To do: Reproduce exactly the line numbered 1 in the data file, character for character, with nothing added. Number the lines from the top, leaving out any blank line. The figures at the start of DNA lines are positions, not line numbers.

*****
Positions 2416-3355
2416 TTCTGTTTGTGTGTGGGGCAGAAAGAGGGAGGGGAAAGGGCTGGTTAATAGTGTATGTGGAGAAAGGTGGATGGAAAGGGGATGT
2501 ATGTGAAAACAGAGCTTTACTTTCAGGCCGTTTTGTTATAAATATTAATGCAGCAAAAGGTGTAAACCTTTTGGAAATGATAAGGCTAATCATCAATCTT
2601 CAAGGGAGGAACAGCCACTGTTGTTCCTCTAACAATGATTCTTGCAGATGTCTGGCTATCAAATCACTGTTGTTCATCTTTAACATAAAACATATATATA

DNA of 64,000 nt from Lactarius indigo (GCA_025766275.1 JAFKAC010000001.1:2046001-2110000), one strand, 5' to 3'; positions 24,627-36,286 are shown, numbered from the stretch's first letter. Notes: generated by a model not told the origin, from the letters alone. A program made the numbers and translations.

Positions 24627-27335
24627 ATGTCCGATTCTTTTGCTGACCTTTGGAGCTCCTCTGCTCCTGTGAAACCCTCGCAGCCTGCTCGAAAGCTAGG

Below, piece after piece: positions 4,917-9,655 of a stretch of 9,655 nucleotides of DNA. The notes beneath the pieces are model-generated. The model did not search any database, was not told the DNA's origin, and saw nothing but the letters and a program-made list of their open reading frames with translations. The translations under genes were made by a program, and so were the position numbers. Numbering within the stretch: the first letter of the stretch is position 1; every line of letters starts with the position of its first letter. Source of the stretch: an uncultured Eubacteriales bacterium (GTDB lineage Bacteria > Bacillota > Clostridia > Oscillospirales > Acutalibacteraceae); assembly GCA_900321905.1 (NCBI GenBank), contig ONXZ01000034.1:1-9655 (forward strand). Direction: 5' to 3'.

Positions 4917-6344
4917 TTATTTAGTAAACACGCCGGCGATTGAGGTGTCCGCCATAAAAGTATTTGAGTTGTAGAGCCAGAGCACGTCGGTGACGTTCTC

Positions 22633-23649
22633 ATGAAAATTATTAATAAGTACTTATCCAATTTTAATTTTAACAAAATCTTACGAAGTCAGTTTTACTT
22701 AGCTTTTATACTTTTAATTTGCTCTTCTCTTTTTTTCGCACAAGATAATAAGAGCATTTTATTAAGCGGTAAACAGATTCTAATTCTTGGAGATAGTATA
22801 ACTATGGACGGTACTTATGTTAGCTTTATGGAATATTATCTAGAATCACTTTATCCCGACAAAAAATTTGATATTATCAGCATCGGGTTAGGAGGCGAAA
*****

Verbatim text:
Positions 2416-3355